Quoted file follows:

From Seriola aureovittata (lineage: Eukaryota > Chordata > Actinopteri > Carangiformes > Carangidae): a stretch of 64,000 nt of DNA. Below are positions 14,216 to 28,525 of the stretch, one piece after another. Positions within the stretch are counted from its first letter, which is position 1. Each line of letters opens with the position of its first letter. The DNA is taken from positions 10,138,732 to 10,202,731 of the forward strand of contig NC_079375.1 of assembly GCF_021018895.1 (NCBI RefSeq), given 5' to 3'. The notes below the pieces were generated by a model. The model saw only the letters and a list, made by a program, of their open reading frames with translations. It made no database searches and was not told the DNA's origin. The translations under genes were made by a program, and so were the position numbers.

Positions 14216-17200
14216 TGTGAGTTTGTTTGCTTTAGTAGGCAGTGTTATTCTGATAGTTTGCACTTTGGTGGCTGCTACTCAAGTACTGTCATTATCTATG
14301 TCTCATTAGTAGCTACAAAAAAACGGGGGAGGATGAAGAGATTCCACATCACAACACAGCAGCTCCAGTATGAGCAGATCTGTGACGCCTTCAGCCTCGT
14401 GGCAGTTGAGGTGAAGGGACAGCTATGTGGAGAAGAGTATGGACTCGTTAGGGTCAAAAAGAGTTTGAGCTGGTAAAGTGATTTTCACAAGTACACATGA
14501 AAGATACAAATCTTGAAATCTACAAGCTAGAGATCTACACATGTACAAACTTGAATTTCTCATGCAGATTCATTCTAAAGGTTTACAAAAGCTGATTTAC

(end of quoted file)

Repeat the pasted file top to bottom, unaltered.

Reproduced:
From Seriola aureovittata (lineage: Eukaryota > Chordata > Actinopteri > Carangiformes > Carangidae): a stretch of 64,000 nt of DNA. Below are positions 14,216 to 28,525 of the stretch, one piece after another. Positions within the stretch are counted from its first letter, which is position 1. Each line of letters opens with the position of its first letter. The DNA is taken from positions 10,138,732 to 10,202,731 of the forward strand of contig NC_079375.1 of assembly GCF_021018895.1 (NCBI RefSeq), given 5' to 3'. The notes below the pieces were generated by a model. The model saw only the letters and a list, made by a program, of their open reading frames with translations. It made no database searches and was not told the DNA's origin. The translations under genes were made by a program, and so were the position numbers.

Positions 14216-17200
14216 TGTGAGTTTGTTTGCTTTAGTAGGCAGTGTTATTCTGATAGTTTGCACTTTGGTGGCTGCTACTCAAGTACTGTCATTATCTATG
14301 TCTCATTAGTAGCTACAAAAAAACGGGGGAGGATGAAGAGATTCCACATCACAACACAGCAGCTCCAGTATGAGCAGATCTGTGACGCCTTCAGCCTCGT
14401 GGCAGTTGAGGTGAAGGGACAGCTATGTGGAGAAGAGTATGGACTCGTTAGGGTCAAAAAGAGTTTGAGCTGGTAAAGTGATTTTCACAAGTACACATGA
14501 AAGATACAAATCTTGAAATCTACAAGCTAGAGATCTACACATGTACAAACTTGAATTTCTCATGCAGATTCATTCTAAAGGTTTACAAAAGCTGATTTAC